25 YEARS AGO — 1992
The Kentucky Pioneers play a brand of baseball from the mid 1800s, that looks only a little bit like the game of baseball today. It has attracted the interest of quite a few history buffs and baseball fans. Mike Wilder, of Perryville, became so interested that he went out for the team. Now he is spending his spare time practicing a game played with longer, thinner bats and baseballs so soft the fielders don’t need gloves to catch them. Wilder said baseball that was played at the time of the Civil War didn’t have any walks, stolen bases or sacrifice bunts. Also runners had to stay on their bases until the ball was hit, and so did the first, second and third basemen. Throwers (pitchers) threw to strikers (batters) by starting from a cross-legged stance and using an underhanded delivery.
George Foreman and Vincent DiMartino, who came up with the idea of the Great American Brass Band Festival in 1989, got this year’s celebration under way with a sold out lecture and recital at the Chautauqua Tea at The Tea Leaf restaurant.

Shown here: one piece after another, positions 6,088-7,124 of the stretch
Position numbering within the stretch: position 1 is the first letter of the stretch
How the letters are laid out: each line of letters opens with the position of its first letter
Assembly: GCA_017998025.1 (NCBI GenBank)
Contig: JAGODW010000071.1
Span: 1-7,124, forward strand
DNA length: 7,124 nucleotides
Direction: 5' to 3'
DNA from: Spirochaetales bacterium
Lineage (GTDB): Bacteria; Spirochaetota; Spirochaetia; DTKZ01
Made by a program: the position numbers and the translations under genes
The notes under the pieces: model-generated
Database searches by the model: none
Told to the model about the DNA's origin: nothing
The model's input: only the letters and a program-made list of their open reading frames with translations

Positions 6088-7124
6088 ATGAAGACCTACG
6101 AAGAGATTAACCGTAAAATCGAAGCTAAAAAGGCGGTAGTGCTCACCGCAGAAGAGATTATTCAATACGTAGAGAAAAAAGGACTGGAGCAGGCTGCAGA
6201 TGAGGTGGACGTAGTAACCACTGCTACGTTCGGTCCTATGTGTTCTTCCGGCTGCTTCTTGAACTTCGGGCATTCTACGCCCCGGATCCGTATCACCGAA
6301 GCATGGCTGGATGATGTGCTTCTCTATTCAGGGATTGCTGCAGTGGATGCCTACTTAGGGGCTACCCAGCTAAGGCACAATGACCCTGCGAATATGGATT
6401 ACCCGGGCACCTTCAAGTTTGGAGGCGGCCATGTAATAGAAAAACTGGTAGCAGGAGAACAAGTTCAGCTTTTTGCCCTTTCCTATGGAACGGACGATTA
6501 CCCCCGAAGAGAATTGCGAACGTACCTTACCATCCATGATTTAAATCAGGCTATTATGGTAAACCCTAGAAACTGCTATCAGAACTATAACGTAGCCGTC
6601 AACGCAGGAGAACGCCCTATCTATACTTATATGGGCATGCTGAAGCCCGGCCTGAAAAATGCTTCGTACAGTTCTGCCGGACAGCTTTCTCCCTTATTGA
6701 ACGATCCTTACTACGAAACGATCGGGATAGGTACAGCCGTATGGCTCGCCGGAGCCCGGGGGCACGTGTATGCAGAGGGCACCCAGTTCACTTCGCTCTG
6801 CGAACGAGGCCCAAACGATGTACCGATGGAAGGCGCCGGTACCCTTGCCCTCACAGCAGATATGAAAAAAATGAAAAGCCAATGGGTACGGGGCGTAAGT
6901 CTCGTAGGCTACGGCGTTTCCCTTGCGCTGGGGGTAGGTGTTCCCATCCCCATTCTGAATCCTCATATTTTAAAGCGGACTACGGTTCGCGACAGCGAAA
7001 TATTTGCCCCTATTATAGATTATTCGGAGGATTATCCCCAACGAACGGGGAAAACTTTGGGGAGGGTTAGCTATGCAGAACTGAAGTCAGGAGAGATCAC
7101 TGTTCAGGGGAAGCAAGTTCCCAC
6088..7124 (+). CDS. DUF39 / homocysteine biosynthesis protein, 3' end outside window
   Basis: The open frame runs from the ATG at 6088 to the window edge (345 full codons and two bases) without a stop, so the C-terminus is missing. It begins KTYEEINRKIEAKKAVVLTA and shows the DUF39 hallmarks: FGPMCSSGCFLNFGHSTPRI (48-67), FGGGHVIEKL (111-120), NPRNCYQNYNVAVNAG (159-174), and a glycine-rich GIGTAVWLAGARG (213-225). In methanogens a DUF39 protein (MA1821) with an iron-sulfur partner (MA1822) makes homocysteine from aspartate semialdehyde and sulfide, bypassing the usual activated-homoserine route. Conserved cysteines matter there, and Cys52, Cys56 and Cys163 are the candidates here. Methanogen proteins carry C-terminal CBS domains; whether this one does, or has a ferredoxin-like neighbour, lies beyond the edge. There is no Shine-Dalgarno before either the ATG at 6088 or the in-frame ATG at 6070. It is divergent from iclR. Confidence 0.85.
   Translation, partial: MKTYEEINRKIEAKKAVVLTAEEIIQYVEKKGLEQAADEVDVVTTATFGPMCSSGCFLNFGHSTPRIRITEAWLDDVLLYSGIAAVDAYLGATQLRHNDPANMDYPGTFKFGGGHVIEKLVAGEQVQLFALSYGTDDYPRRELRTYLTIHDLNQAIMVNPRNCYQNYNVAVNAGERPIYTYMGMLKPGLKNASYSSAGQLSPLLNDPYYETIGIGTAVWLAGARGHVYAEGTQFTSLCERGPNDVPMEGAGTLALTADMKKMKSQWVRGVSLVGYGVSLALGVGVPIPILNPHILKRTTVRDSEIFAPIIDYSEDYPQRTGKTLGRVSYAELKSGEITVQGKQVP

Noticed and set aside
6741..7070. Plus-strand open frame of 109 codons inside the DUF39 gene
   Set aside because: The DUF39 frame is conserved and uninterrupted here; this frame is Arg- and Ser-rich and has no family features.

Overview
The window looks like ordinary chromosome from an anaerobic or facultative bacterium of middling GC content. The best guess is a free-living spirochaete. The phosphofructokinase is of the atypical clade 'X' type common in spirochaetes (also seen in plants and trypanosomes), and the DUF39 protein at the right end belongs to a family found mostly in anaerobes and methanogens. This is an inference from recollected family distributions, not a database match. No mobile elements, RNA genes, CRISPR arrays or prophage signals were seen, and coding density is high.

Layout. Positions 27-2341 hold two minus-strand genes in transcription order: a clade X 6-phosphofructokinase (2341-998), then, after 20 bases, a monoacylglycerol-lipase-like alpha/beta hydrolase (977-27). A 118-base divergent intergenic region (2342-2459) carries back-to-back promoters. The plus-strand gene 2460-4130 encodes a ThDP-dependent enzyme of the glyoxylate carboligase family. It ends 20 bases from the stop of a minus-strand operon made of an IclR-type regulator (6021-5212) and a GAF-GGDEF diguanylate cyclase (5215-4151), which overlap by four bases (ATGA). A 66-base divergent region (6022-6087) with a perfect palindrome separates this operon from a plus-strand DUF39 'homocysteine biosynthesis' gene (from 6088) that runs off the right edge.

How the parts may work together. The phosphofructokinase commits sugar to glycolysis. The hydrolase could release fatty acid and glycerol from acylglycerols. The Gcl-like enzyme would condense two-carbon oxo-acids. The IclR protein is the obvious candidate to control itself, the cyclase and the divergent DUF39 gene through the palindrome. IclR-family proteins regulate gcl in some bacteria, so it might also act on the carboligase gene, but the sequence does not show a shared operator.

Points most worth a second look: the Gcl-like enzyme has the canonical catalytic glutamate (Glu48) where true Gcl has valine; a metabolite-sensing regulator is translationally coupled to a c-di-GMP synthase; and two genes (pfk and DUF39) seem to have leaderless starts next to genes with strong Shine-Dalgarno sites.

The Kentucky Encyclopedia has sold like big blue, 5-pound hot cakes, and those selling the 1,080-page book are getting a taste of what Custer and the boys must have felt like when they were under siege 116 years ago. “We had 1,000 copies on the first day of sale and thought that would last us at least a couple of weeks. We sold those in one hour,” said a manager at Joseph-Beth Booksellers. Two local entries include Private First Class William Bernard Baugh of McKinney who won the Congressional Medal of Honor for bravely fighting in the Korean War in 1950. Another Medal of Honor went posthumously to Private George D. Scott of Lancaster, for fighting in vain against Native Americans during the Battle of the Little Big Horn in 1876.
A Danville woman found herself in a frightful situation during a battle March 9, 1916, in New Mexico, according to... read more